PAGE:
Fascinating WSJ.com piece…
During a visit to Las Vegas last December for a rodeo event, Cingular Wireless chief executive Stan Sigman received a welcome guest: Steve Jobs.
The Apple Inc. chief stopped by Mr. Sigman’s Four Seasons hotel suite to show off the iPhone, a sleek cellphone designed to surf the Web and double as an iPod music player.
The phone had been in development by Apple and Cingular for two years and was weeks away from being revealed to the world. And yet this was the first time Mr. Sigman got to see it. For three hours, Mr. Jobs played with the device, with its touch-screen that allows users to view contacts, dial numbers and flip through photos with the swipe of a finger. Mr. Sigman looked on in awe, according to a person familiar with the meeting.
Behind the scenes in the making of the iPhone, Apple bucked the rules of the cellphone industry by wresting control away from the normally powerful wireless carriers. These service providers usually hold enormous sway over how phones are developed and marketed — controlling every detail from processing power to the various features that come with the phone.
Not so with Apple and Cingular. Only three executives at the carrier, which is now the wireless unit of AT&T Inc., got to see the iPhone before it was announced. Cingular agreed to leave its brand off the body of the phone. Upsetting some Cingular insiders, it also abandoned its usual insistence that phone makers carry its software for Web surfing, ringtones and other services. The deal also calls for Cingular to share with Apple a portion of the monthly revenues from subscribers, a person familiar with the matter says.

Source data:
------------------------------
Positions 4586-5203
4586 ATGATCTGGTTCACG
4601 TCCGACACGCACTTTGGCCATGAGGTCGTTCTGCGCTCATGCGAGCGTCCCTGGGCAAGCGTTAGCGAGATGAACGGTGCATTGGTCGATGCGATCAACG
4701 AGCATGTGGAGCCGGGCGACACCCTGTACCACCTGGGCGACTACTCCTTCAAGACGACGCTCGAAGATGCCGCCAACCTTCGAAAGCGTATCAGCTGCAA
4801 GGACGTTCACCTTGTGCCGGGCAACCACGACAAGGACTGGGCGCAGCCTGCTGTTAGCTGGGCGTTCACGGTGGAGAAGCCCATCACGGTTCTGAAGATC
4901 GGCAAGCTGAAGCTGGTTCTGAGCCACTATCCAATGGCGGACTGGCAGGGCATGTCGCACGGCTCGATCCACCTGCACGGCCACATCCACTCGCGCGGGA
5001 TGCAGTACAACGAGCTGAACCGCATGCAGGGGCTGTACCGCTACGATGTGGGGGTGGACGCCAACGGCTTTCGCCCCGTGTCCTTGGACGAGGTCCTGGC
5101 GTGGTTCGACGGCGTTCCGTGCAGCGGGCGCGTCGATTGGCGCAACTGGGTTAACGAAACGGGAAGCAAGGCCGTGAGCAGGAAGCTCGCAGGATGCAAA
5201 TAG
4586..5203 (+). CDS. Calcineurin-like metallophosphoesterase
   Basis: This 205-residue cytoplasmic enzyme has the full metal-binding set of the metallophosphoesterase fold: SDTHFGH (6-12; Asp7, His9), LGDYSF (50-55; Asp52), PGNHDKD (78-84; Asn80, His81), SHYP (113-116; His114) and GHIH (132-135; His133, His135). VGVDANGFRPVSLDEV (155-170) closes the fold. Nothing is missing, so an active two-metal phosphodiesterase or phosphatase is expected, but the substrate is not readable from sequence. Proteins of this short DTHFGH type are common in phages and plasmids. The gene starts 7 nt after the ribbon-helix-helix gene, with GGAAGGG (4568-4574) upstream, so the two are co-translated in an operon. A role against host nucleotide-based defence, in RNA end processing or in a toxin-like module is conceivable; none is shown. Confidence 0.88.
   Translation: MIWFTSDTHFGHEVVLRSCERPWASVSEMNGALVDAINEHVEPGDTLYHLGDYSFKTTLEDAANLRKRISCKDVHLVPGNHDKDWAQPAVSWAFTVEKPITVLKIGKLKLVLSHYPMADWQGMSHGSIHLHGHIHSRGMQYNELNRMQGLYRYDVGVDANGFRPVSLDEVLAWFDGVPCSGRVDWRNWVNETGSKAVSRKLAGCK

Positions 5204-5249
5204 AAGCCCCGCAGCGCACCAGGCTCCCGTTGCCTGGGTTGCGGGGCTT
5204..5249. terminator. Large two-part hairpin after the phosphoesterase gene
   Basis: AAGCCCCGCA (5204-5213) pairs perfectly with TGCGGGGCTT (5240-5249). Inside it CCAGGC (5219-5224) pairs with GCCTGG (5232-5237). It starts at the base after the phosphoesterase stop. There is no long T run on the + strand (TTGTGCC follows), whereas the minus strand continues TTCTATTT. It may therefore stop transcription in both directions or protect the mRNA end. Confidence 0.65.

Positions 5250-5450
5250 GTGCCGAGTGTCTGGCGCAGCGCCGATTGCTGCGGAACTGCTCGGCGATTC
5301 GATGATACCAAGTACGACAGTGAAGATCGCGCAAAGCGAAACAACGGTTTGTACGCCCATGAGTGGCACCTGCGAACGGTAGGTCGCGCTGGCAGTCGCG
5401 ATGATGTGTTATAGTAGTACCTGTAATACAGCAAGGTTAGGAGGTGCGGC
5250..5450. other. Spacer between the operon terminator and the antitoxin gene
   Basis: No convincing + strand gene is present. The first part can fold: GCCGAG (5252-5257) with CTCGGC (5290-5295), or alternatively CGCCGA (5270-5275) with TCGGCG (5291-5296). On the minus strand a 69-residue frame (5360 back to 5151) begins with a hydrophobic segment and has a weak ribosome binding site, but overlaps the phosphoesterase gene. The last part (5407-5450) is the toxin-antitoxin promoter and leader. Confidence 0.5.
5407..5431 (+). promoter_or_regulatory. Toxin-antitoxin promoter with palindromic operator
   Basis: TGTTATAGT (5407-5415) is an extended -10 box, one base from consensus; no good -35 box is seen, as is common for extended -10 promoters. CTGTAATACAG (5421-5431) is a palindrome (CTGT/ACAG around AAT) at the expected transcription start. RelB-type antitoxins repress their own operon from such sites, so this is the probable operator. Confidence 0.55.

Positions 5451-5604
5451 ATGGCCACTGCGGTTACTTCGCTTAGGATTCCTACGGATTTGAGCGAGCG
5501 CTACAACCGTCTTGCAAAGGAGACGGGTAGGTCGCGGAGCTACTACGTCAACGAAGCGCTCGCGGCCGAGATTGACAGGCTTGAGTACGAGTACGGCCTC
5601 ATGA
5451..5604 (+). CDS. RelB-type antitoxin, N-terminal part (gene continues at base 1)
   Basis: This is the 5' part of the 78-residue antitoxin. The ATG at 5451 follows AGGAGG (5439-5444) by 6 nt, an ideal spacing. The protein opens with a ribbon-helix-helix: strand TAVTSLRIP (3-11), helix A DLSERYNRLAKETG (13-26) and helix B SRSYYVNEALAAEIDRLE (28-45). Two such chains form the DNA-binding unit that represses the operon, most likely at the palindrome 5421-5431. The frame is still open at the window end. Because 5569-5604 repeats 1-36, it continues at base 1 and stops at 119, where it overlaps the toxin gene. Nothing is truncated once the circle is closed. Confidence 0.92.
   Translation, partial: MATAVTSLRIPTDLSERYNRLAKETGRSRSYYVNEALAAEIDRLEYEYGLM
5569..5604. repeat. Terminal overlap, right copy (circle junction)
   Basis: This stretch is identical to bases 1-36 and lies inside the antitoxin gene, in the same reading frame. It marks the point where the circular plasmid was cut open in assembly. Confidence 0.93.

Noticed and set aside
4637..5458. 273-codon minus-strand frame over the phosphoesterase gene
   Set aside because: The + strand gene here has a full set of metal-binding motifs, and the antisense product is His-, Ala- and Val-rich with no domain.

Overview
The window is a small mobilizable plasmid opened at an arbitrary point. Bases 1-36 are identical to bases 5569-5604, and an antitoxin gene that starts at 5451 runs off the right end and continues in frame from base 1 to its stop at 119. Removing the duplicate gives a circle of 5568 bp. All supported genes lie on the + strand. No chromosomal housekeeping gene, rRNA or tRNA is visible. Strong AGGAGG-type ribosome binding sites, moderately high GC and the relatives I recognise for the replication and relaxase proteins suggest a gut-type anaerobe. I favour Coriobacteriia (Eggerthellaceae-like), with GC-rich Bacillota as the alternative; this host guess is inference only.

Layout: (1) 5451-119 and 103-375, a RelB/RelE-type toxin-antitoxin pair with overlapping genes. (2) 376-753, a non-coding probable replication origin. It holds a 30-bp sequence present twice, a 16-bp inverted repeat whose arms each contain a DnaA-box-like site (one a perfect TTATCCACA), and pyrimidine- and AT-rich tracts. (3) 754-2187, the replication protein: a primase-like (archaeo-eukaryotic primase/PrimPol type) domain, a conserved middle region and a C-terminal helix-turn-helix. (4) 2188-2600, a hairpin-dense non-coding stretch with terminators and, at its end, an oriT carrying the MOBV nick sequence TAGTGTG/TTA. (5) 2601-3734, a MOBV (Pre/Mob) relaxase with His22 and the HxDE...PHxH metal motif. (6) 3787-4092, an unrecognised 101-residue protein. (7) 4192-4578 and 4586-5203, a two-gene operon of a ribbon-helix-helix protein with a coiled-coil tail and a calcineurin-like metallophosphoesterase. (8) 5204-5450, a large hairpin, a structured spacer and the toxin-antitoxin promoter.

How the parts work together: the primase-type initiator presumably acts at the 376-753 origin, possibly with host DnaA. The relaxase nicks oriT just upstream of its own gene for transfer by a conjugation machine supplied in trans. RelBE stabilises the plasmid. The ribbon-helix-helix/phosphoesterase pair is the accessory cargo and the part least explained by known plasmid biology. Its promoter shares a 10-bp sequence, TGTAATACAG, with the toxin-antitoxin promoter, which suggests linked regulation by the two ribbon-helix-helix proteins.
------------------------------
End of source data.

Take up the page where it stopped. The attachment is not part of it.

In another break with standard practice, the iPhone will have an exclusive retail network: The partners are making it available only through Cingular and Apple stores, as well as both companies’ Web sites.
Mr. Jobs once referred to telecom operators as “orifices” that other companies, including phone makers, must go through to reach consumers. While meeting with Cingular and other wireless operators he often reminded them of his view, dismissing them as commodities and telling them that they would never understand the Web and entertainment industry the way Apple did, a person familiar with the talks says…